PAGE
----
Teaching about energy decisions is supported by 7 key concepts:5.1 Decisions concerning the use of energy resources are made at many levels. Humans make individual, community, national, and international energy decisions. Each of these levels of decision making has some common and some unique aspects. Decisions made beyond the individual level often involve a formally established process of decision-making.
Energy decisions are made on every level, from personal to international
- Individuals make decisions about energy every day. These decisions may be driven by need, cost, convenience, or social norms.
- Societies make energy decisions following formalized procedures, but these decisions are influenced by many different, and sometimes competing factors. Economics play an important role in shaping energy policy. Market forces, taxes, regulations, and subsidies can affect the prices of different forms of energy. Environmental and societal costs are part of decision-making as well, as each form of energy has different impacts on the land, air, water, ecosystems, and people.
- The political process surrounds all of these factors, which adds influences relating to the balance of power, ideology, corporate influence, and governmental structure.
Our society is facing many energy challenges
Will we have enough energy to fuel our society and our economy? Can we continue to use energy without causing irreparable harm to Earth's climate system? How much effort and resources are we willing to invest into alternative energy sources? Can sufficient energy be distributed fairly, safely, and economically to all parts of the globe? The answers to these questions are dependent on the decisions we make about energy.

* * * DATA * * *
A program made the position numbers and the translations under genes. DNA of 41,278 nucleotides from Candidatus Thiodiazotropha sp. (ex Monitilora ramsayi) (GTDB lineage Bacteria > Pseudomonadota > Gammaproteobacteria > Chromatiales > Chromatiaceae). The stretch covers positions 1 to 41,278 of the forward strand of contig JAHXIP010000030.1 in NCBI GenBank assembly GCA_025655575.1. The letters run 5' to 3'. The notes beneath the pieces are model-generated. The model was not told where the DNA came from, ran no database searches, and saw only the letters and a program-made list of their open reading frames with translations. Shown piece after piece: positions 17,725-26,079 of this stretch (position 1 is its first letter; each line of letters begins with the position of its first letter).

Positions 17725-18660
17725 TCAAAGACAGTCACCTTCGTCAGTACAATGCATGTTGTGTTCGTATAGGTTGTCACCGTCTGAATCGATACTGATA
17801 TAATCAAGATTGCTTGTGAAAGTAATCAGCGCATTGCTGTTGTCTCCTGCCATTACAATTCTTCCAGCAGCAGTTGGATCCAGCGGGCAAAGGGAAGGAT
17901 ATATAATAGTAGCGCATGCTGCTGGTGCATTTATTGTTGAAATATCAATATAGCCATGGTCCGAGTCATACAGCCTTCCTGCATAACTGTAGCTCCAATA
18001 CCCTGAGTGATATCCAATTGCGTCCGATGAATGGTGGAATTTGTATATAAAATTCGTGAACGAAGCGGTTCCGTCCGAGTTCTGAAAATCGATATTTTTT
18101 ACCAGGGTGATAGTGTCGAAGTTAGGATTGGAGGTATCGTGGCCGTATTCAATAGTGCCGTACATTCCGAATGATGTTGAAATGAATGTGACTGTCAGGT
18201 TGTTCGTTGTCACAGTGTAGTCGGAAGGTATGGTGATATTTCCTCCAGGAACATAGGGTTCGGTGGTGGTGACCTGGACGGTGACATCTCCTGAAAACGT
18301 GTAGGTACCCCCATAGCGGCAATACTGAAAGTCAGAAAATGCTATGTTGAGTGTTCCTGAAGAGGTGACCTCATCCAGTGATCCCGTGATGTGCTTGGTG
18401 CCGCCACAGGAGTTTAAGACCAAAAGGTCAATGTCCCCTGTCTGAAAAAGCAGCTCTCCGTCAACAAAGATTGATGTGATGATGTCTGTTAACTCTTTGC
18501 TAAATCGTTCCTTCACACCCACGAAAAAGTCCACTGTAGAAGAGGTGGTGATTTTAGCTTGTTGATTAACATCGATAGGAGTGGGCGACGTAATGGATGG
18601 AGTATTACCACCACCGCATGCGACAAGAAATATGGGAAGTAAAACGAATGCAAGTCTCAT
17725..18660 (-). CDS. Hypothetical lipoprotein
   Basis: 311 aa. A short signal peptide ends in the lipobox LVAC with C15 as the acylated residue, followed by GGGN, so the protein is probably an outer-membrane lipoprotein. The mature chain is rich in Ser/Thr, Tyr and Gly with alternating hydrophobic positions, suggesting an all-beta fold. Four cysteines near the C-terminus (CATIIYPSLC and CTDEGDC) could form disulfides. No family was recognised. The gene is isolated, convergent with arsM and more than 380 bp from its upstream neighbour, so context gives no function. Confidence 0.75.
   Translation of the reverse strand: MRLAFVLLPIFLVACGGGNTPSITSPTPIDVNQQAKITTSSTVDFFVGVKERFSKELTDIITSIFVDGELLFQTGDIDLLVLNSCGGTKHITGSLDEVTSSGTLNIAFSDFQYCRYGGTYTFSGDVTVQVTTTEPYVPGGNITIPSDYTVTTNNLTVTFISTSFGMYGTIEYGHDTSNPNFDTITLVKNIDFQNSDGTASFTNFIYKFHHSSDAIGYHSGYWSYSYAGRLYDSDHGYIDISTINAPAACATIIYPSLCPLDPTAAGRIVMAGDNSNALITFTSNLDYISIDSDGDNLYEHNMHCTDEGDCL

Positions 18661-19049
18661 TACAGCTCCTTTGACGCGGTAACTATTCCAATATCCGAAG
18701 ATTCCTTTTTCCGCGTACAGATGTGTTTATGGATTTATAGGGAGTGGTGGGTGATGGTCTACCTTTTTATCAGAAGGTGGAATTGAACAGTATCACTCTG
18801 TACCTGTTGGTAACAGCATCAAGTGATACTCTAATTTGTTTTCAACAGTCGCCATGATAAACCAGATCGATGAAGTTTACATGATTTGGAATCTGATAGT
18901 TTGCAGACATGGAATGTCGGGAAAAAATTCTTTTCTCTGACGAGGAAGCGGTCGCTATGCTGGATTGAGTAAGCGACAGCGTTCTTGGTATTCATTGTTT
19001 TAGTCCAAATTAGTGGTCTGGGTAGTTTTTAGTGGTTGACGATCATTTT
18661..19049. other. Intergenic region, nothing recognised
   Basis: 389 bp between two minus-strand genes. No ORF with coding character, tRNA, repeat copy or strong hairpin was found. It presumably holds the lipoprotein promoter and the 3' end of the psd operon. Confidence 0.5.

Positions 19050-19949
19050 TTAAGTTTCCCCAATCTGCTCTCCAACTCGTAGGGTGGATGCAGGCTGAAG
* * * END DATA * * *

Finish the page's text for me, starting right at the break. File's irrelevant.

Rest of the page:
These ideas are of critical importance for students, and in fact, for all people. Energy decisions can have profound impacts on our lives, the economy, national security, and the environment. Every day, individuals make decisions about energy in the actions we take, the products we purchase, and the policies we support. Because of this, every person plays a role in the complex system of energy decisions.
Helping students understand these ideas
Teachers may be familiar with student utterances of, "Why can't we just switch to renewable energy?" or, "I think we should close all the nuclear power plants." In order for students to engage in informed decisions they need to be aware of the realities of balancing energy demand, economics, and the advantages and disadvantages of various energy sources. Teaching about energy decisions offers opportunities to infuse science principles with social, economic, and political factors.
These issues can be personal for some students. Policy viewpoints can be challenging to teach due to communications roadblocks such as the worldview backfire effect (learn more in this summary from the CLEAN Climate Communications workshop). It is important for educators to not be political advocates but to focus on building knowledge around the science, engineering, economics, and policy of energy decisions.
Bringing these ideas into your classroom
Examples of possible energy policy activities in different disciplines:
- Political science or Social studies - How is energy used across the world? How does energy use vary in different cultures? How are energy decisions made?
- Math or economics - Calculate the costs of different types of energy. What factors are included in the price of energy? Are environmental impacts included in the price of energy? How does the price of energy influence the consumption of energy?
- Psychology - What factors influence how much energy a person uses? What are some ways to motivate change in energy use? Are there psychological factors that influence citizens' outlooks on different energy sources?